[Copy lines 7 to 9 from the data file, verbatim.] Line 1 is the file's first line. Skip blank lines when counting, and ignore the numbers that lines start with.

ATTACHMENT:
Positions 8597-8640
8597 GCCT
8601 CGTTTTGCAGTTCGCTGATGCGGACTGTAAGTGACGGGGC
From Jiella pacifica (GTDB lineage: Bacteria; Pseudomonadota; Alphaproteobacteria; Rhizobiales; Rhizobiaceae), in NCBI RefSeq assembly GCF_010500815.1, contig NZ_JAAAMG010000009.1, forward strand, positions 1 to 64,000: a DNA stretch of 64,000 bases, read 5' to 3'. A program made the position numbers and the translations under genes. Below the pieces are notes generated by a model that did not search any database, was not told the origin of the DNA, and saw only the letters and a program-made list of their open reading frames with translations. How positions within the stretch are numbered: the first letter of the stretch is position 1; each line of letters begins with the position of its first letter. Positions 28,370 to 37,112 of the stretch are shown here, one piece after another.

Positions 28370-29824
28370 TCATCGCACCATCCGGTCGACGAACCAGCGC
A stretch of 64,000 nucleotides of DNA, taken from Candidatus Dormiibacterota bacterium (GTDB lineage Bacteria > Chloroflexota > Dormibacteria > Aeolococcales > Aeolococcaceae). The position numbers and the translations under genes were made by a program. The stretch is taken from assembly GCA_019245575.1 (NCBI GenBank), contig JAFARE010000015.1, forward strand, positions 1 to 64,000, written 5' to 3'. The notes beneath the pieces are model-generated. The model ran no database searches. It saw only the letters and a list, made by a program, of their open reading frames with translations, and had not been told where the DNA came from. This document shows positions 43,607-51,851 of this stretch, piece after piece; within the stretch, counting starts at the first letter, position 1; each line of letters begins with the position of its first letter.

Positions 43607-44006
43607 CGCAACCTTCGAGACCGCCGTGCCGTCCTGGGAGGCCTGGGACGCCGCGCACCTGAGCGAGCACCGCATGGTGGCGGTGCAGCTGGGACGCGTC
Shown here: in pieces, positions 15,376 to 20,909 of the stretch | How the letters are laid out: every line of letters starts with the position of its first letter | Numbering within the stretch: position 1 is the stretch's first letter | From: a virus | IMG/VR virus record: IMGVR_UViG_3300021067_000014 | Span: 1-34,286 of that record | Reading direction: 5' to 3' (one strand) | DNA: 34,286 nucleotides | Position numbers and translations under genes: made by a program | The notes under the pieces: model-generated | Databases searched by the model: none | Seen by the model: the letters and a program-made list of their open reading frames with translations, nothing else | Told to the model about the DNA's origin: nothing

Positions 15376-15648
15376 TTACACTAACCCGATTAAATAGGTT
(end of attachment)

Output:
A stretch of 64,000 nucleotides of DNA, taken from Candidatus Dormiibacterota bacterium (GTDB lineage Bacteria > Chloroflexota > Dormibacteria > Aeolococcales > Aeolococcaceae). The position numbers and the translations under genes were made by a program. The stretch is taken from assembly GCA_019245575.1 (NCBI GenBank), contig JAFARE010000015.1, forward strand, positions 1 to 64,000, written 5' to 3'. The notes beneath the pieces are model-generated. The model ran no database searches. It saw only the letters and a list, made by a program, of their open reading frames with translations, and had not been told where the DNA came from. This document shows positions 43,607-51,851 of this stretch, piece after piece; within the stretch, counting starts at the first letter, position 1; each line of letters begins with the position of its first letter.

Positions 43607-44006
43607 CGCAACCTTCGAGACCGCCGTGCCGTCCTGGGAGGCCTGGGACGCCGCGCACCTGAGCGAGCACCGCATGGTGGCGGTGCAGCTGGGACGCGTC